Trey Zagante had held leadership roles at major local IT firms in Australia, but the AGSM Executive MBA brought him the opportunity to do something exceptionally challenging: he was headhunted to break the first Chinese IT firm in the Australian market.
Trey was headhunted by Chinese IT consulting and outsourcing company VanceInfo Technologies, to lead all aspects of strategy, business development and marketing in Australia and New Zealand.
VanceInfo Technologies’ services include software developing and testing, IT consulting, and enterprise solutions services. They only entered Australia in late 2010, coiniding with Trey completing the AGSM Executive MBA.
We talked to Trey, 32, to get his insights on the IT business in Australia and of course his EMBA. The next big things according to Trey include cloud technology, the increasing importance of mobile services and the use of Blue Ocean Strategy, a strategy approach designed by INSEAD professors to annihilate your competition.
Did you expect to work for a technology firm after your MBA?
My background is in financial services. I graduated with a Bachelors in Business but I took several diplomas in Finance to learn things like compliance in financial services, finance, and investing. I spent three years as a Senior Finance Consultant with the now defunct HBOS, Australia but I have also worked in both large and boutique IT companies.
VanceInfo Technologies only entered the Australian market in late 2010 and this coincided with the end of my AGSM MBA. I was approached and given the opportunity to work with them and I was very happy to take on the role.
Do you know who recommended you to the company?
It was through a network built from both industry and business school contacts that pointed them in my direction. It’s always great to be headhunted but what I like most about my job is that I get a chance to drive the growth of the company. I’m involved with job creation and since I started, the company has grown from a handful of staff to about 65 people in Australia. Being able to bring new people on board who are aligned with the company’s goals is very satisfying both on a business and personal level.
What has been the most challenging thing about your new role?
It’s safe to say that I am challenged every day. Bringing in a new market entrant into Australia is not an easy task. VanceInfo Tech is the first and only China-based IT consulting and outsourcing company in Australia so there is a huge opportunity for us to be at the forefront of this wave.
Outsourcing firms have been in Australia, there are many Indian ones but to take a China-based one is to come at things from a new angle. We were met with some resistance because we had zero brand recognition locally when the company launched in Australia even though its a global company listed on the New York Stock Exchange.
Launching a new firm allows you to have a bird's eye view of the tech industry, can you share some of the trends you’ve spotted in the Australian IT world?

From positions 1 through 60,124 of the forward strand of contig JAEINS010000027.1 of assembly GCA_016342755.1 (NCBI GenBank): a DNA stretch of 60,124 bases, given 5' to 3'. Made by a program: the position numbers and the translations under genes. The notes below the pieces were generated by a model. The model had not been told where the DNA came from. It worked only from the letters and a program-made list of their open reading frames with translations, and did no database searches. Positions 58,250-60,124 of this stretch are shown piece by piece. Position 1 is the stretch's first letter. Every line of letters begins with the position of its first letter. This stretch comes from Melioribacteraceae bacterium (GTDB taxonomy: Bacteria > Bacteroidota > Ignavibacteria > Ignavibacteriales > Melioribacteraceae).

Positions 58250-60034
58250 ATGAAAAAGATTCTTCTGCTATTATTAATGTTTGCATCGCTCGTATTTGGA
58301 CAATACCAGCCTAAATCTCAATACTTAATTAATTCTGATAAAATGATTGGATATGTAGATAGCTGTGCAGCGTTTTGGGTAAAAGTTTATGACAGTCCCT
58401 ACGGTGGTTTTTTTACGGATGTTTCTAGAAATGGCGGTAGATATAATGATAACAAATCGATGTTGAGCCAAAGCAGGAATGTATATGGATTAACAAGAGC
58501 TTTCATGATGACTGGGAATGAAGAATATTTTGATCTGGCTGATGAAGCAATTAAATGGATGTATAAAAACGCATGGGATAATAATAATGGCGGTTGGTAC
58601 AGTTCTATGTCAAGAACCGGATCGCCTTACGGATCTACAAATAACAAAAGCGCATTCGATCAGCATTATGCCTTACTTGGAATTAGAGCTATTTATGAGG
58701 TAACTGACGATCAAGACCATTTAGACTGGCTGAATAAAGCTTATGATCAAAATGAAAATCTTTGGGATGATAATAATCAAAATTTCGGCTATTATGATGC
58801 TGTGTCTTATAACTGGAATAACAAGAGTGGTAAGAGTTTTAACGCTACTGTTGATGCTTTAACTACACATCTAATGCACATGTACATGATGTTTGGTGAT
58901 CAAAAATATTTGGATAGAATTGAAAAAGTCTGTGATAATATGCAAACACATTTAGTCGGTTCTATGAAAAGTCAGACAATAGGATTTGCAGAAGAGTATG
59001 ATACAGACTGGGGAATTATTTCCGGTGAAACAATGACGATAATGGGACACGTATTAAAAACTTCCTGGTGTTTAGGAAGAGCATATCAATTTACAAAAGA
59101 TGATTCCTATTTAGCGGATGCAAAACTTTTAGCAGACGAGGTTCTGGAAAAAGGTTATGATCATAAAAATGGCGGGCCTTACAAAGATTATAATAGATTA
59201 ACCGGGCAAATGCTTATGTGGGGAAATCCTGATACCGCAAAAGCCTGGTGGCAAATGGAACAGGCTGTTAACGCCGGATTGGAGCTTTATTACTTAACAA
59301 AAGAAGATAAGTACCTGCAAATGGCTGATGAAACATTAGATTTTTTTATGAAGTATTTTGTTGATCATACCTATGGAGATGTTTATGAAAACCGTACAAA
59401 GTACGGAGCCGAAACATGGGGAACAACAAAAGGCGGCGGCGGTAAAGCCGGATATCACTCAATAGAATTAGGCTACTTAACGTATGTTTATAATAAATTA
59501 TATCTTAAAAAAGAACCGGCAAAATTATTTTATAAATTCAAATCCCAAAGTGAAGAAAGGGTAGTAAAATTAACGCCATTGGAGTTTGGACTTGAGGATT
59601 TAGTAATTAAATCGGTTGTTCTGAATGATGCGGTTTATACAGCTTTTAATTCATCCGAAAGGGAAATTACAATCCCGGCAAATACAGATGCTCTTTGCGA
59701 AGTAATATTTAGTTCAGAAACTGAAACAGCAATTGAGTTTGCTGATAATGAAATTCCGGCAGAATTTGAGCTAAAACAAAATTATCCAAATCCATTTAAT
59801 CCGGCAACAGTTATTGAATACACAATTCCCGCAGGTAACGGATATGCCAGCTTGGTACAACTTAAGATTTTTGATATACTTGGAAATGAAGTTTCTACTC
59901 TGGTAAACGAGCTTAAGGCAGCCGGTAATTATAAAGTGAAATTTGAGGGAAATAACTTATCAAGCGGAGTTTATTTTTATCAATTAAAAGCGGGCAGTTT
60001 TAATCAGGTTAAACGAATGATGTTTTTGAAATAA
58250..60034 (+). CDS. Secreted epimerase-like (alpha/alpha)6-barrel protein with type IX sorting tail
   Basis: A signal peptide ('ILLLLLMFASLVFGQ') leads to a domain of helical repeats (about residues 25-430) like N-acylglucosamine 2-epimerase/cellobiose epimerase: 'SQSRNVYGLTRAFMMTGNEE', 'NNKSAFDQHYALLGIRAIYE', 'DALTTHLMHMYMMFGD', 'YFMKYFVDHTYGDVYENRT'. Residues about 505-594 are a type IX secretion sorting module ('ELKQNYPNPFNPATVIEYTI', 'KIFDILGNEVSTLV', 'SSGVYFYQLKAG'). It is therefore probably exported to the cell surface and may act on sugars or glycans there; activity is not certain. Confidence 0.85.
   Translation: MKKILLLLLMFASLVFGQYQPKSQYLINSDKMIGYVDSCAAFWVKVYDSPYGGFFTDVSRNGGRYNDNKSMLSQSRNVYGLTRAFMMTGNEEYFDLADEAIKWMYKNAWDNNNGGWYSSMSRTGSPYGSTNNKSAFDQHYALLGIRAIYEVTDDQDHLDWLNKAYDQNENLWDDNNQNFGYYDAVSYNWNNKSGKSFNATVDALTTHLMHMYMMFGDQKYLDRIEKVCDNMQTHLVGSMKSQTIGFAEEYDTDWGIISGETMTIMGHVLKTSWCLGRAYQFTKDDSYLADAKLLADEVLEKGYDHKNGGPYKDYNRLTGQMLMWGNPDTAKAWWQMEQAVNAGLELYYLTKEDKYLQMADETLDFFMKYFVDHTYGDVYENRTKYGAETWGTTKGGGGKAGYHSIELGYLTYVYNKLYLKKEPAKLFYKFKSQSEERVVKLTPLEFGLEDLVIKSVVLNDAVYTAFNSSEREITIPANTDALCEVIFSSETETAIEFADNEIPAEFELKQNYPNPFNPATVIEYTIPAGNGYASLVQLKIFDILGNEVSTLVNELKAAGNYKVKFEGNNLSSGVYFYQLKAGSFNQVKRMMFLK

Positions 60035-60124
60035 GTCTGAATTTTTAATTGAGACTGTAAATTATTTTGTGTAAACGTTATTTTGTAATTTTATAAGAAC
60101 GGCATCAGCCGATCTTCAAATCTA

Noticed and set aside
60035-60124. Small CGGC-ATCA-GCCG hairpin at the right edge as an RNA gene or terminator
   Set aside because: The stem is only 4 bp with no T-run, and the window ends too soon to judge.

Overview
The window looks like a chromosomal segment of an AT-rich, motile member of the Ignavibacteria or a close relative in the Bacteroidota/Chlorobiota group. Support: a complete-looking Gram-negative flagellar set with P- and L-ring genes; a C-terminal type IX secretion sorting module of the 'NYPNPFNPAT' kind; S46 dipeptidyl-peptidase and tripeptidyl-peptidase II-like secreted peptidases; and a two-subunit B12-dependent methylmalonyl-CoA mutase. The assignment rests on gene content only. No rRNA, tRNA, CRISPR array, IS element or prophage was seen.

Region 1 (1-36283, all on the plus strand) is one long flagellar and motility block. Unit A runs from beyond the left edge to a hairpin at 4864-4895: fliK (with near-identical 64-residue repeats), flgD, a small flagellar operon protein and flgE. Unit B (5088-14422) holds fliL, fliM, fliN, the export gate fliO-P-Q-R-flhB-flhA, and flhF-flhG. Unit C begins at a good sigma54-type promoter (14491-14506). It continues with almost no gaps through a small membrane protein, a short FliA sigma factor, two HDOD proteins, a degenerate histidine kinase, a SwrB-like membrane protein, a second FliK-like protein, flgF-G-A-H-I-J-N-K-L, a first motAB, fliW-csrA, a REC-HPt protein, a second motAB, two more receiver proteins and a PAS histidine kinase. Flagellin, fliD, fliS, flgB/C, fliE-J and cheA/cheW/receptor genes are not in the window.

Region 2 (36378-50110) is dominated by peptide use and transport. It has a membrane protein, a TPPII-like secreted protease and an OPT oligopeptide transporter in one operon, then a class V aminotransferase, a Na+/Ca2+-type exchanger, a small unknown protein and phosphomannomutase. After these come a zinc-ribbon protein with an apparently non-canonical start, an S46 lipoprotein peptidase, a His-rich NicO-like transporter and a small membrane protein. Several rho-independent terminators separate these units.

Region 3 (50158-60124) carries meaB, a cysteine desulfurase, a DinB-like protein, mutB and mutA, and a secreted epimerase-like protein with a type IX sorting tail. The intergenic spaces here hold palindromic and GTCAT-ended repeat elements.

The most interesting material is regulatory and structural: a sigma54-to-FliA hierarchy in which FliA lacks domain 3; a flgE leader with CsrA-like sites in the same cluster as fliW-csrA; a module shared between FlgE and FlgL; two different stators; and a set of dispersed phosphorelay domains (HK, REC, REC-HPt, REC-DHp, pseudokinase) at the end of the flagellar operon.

The three main trends are a move towards cloud computing, mobility, and big data. Clients are using cloud computing softwares to support business processes because they recognize continued availability as vital.
Continuing business processes on a mobile device is something that gives a workforce more flexibility because they can remain productive without having to access a desktop. Additionally, it means that communication between employees and clients is smoother since all parties involved are connected.
Finally, we all know that having the right data is crucial to making the right decisions. These are all factors that combine with an increasingly globalized workforce to paint a picture of IT business and we’re aligning our services with these trends.
You mention Blue Ocean Strategy on your LinkedIn profile, how often do you apply this concept in your current role?
I use a lot of MBA concepts in my current role. This first year has been about testing the market and getting feedback. At the end of it, I developed a strategy for the next 18 to 24 months, looking at where there are opportunities to compete. I love the strategy canvas of the “blue ocean” and I’ve used it all too often. I’m in my third round of reading the book. I’m even planning on going to INSEAD to take a course on that later this year. I’m tentatively booked in for October and I’m looking forward to deep diving in the blue ocean.
Are there other ways that the MBA has impacted on your career?
Absolutely. The contact network I have now is my number one asset. The AGSM MBA is the only national MBA in Australia so it has a strong alumni network in Sydney, Melbourne and even in Hong Kong. Being part of that network was a key decision maker for me when I considered MBA programmes.
I’ve met some great people who I got work from. I got my job from it and I have employed people out of it. The company recently hired one of my classmates. Just being part of the AGSM ecosystem has been incredibly beneficial and being able to find alumni across the Asia-Pacific region is definitely a strong advantage. Learningwise, I got to take classes with brilliant people in both Sydney and Melbourne.
Read more about students, alumni and programs at the Australian Graduate School of Management here